Google Accelerates Plans To Kill Google+ Following Fresh Data Leak

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A software update introduced by Google last month has resulted in the personal data of 52.5 million users being exposed, even when it was set to not-public. As a result, Google says it will shutdown all API access to Google+ in the next 90 days and bring forward the "sunsetting" of Google+ from August next year to April.

Google said in a statement that the data was exposed for six days after being discovered during ongoing testing procedures but that there was no third party compromise of systems, and there was no evidence that the app developers were aware of the bug or misused it in any way.

Affected users' name, email address, occupation and age were exposed even when the user set their profile to not-public. In addition, apps with access to a user's Google+ profile data also had access to the profile data that had been shared with the consenting user by another Google+ user but that was not shared publicly. However, financial data, national identification numbers, passwords, or similar data typically used for fraud or identity theft was not exposed.

Affected customers are being notified.

Google+ never managed to get the sort of traction Google anticipated even though the company boasts a massive customer base for its other services and products. And the exposure of this vulnerability leading to the early shutdown of the service is an embarrassing end to the products life.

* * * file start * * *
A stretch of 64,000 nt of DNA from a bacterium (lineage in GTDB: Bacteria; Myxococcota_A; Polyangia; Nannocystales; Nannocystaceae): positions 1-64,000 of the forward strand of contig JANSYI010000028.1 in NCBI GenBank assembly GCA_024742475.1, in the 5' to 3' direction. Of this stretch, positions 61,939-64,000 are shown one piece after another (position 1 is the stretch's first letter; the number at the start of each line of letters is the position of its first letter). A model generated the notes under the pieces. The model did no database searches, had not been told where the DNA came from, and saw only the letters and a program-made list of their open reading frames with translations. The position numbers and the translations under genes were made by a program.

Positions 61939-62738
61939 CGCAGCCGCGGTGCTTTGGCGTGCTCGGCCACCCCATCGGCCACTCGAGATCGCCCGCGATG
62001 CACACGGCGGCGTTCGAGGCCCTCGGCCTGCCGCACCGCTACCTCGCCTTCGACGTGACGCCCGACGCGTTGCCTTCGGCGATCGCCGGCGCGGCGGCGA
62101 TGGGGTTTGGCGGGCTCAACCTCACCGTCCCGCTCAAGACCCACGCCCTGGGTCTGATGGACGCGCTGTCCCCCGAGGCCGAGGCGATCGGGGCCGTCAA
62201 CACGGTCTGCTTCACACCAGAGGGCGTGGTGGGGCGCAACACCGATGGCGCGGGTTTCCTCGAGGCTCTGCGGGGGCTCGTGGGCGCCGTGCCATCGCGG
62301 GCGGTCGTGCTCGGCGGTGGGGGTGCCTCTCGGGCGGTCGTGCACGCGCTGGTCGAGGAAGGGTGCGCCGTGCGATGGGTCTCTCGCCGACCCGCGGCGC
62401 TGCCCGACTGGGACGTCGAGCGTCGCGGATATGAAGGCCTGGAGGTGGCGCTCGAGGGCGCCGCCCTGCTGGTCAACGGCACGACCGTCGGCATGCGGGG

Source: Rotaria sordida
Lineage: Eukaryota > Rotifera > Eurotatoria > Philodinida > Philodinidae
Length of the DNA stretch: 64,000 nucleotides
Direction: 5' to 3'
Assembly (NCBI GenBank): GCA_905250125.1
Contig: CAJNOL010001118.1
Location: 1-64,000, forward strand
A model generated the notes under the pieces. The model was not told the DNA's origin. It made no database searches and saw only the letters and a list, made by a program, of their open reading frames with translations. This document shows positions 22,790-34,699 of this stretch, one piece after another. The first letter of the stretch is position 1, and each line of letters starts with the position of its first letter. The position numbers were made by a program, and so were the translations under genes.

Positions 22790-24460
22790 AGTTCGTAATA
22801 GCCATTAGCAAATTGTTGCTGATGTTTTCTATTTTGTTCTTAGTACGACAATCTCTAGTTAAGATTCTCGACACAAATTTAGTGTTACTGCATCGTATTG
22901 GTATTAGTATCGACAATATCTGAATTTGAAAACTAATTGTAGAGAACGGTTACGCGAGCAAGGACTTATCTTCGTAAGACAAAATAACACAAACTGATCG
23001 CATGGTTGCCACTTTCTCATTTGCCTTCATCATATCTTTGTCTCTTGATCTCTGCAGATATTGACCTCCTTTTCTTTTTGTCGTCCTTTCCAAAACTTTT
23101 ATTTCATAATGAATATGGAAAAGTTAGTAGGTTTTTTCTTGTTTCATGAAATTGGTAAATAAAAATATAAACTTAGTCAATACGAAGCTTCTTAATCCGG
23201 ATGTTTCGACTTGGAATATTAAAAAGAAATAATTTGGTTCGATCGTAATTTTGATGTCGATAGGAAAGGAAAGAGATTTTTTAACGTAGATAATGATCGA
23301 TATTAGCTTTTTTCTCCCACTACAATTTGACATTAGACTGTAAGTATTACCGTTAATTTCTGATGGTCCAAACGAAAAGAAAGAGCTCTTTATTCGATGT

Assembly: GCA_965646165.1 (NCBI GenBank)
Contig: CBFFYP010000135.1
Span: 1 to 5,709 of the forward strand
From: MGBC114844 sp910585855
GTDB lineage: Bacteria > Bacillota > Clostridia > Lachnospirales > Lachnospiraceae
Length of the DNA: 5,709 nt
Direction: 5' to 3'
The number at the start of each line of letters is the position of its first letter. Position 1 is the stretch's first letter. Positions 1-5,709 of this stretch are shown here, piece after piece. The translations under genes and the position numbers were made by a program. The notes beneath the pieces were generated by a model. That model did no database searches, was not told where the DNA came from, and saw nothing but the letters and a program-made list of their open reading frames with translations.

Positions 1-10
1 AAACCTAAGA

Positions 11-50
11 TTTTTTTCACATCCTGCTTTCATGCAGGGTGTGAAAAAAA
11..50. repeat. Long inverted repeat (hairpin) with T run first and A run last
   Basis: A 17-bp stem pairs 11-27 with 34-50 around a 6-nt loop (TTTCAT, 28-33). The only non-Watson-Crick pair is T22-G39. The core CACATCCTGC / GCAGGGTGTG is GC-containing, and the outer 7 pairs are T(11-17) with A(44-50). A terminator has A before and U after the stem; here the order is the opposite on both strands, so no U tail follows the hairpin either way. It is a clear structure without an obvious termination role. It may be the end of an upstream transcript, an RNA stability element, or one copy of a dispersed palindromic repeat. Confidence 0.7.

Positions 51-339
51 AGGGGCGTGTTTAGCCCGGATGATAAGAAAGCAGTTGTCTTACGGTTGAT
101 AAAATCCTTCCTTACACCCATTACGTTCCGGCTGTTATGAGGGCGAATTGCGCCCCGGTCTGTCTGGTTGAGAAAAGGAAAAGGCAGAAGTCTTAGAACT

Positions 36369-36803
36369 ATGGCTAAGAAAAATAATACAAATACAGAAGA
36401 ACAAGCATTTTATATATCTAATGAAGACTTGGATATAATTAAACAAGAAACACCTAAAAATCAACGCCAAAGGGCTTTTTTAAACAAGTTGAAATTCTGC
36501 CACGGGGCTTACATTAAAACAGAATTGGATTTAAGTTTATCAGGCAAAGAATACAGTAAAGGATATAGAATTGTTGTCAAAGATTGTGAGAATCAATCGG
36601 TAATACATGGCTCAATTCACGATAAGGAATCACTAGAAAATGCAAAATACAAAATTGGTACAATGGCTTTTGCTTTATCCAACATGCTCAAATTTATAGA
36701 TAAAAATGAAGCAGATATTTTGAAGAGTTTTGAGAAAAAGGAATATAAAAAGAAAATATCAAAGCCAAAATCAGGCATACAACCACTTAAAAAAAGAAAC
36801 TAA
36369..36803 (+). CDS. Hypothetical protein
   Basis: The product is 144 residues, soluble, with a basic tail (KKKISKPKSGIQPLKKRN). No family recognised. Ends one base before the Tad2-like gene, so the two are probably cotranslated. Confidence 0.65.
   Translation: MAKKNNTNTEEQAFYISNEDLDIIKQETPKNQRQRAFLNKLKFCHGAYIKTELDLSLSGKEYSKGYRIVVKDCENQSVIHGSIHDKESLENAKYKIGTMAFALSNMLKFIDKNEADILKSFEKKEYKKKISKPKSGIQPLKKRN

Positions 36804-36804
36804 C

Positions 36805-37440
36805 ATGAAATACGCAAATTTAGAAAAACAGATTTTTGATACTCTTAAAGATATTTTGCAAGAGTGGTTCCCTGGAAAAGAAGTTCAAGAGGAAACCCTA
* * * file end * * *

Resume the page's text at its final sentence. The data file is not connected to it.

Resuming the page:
But it's worth noting Google+'s failure is part of what I see as a systemic lack of strategic vision for the company's products. As we've recently seen with the search giant's messaging strategy, Google is great at coming up with ideas and making them into products. But it lacks follow through and seems to be easily distracted by what's next rather than what's already there.


Comments

    This: "Google is great at coming up with ideas and making them into products. But it lacks follow through and seems to be easily distracted by what's next rather than what's already there."

    There's a problem in such companies where the pressure to move onto the next big thing, whether that be a technology or career step, completely overwhelms any commitment to nurture or stabilise what is there today.

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